Thank you very much for answering my questions i appreciate it, rather than giving me advice to attend somewhere else

post #10 of 17

I took a lot of classes at CIA Napa Valley, I had a ball. I toured the CIA in NYC many yrs ago, the first thing I noticed was there wasn't much around. FCI may be a better idea, it's located in the city, with  a lot more opportunities for Culture, fine dining and fun...........................The School doesn't make a quality Chef, The student takes the information, uses it as a platform to expand that knowledge for a successful career................ChefBillyB

post #11 of 17
Thread Starter 
Quote:
Originally Posted by ChefBillyB View Post

I took a lot of classes at CIA Napa Valley, I had a ball. I toured the CIA in NYC many yrs ago, the first thing I noticed was there wasn't much around. FCI may be a better idea, it's located in the city, with  a lot more opportunities for Culture, fine dining and fun...........................The School doesn't make a quality Chef, The student takes the information, uses it as a platform to expand that knowledge for a successful career................ChefBillyB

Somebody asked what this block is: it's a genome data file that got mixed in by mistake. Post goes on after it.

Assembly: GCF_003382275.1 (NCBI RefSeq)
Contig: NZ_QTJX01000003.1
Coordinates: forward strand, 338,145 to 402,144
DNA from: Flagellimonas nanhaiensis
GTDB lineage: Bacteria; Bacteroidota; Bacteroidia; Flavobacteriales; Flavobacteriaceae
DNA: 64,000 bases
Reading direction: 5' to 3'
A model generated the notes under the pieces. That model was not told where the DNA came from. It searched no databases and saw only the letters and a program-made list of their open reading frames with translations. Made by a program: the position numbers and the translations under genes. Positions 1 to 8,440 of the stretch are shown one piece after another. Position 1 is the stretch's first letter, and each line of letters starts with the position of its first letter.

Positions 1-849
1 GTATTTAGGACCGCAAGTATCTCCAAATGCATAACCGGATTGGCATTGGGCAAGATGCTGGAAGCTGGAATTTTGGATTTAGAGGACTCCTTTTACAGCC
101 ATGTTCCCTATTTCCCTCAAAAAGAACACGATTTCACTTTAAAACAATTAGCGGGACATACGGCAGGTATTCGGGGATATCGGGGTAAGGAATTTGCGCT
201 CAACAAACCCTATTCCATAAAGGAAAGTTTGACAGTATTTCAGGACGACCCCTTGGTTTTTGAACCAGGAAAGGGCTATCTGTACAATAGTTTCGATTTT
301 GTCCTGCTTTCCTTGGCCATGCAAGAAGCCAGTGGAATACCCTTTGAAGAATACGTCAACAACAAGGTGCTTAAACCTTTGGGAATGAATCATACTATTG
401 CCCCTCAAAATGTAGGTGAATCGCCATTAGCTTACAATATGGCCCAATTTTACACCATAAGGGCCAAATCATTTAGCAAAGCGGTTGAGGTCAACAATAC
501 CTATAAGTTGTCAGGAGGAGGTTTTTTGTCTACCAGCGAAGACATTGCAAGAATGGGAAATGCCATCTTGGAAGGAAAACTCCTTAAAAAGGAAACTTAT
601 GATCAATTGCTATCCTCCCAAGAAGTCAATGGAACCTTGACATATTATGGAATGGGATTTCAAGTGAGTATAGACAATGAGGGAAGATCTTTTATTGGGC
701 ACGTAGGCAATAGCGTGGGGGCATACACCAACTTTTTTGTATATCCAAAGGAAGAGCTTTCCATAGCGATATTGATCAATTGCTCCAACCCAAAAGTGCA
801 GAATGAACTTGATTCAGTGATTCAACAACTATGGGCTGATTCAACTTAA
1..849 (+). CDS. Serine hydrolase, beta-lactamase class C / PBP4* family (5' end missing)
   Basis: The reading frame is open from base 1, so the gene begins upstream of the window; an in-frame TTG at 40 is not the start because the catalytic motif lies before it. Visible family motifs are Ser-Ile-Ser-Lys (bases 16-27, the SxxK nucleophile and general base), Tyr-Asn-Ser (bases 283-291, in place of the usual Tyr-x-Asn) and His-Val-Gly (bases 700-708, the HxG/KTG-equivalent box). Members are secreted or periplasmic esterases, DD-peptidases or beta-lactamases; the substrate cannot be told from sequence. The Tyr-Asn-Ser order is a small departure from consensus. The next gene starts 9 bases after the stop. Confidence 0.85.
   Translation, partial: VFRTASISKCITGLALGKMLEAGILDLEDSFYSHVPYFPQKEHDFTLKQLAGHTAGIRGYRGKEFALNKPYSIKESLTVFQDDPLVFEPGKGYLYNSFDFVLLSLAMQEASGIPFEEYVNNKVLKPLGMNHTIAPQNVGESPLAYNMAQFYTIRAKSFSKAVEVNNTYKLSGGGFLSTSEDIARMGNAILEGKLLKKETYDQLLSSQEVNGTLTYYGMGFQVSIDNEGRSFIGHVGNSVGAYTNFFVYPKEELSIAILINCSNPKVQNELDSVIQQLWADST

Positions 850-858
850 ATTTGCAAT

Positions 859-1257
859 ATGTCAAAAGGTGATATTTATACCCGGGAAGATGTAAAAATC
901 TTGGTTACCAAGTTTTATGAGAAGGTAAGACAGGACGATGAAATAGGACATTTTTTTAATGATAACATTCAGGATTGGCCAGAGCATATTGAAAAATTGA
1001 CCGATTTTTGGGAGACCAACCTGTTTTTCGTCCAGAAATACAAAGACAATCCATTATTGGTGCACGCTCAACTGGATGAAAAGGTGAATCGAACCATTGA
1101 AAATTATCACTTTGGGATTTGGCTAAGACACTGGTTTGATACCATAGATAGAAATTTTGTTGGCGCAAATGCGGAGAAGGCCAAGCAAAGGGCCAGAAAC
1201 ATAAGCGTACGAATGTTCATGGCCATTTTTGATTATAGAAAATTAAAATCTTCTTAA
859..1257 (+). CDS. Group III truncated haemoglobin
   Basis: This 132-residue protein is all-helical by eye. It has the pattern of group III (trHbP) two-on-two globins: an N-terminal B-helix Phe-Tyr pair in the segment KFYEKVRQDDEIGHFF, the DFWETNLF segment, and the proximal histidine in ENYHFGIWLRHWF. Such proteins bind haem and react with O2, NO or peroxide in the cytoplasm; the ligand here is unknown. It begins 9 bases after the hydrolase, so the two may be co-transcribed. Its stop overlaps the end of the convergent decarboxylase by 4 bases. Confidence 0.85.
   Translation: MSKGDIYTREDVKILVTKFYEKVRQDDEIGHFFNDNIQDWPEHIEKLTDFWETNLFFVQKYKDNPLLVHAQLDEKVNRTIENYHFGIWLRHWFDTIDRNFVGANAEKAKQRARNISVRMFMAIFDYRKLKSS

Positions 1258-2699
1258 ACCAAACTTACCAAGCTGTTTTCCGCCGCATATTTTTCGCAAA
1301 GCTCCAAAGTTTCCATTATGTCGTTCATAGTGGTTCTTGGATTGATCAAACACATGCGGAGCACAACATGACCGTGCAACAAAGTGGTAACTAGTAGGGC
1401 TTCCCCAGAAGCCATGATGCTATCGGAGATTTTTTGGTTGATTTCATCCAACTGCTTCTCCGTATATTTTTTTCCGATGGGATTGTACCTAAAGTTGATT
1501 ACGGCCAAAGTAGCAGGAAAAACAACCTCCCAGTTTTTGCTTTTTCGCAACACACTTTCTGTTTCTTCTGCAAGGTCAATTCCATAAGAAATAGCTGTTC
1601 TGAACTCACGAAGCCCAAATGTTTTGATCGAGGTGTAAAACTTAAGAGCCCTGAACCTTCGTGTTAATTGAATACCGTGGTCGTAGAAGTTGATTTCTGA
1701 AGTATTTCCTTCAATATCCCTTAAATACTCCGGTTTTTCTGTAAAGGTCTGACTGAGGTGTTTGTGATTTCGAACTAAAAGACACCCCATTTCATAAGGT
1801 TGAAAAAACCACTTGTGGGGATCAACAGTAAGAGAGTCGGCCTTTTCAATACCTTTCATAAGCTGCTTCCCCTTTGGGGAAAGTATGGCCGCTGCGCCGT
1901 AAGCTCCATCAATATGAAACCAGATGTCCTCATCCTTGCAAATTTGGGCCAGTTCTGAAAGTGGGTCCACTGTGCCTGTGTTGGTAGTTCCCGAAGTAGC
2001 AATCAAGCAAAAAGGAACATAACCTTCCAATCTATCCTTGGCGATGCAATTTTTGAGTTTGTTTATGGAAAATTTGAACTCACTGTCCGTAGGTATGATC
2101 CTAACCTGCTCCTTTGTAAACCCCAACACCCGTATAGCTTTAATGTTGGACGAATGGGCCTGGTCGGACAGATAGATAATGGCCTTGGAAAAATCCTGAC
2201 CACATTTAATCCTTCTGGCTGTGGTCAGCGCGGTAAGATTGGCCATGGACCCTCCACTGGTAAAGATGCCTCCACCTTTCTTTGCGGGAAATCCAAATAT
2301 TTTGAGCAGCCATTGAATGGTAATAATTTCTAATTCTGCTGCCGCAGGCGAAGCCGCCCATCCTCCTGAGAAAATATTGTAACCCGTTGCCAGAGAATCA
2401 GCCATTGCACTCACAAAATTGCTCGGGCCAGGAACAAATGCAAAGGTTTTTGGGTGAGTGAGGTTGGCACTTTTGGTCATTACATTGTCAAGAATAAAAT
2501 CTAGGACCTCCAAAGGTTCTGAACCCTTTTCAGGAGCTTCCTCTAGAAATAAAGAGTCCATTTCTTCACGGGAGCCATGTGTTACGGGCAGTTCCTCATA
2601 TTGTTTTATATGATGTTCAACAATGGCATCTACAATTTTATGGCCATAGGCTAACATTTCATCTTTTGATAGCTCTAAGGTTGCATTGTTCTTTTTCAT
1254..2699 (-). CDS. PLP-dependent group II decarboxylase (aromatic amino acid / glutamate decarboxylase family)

Im going to apply to JWU also but the chef i work under was a professor there for 10 yrs so it could be easier for me to get in. Im split between JWU and CIA anyone have any experiences from JWU?

 

post #12 of 17

A thought to keep in mind:

 

One cannot "buy a job or career" by paying for school, one can only prepare for a job or career by learning everything available pertaining to that job or career.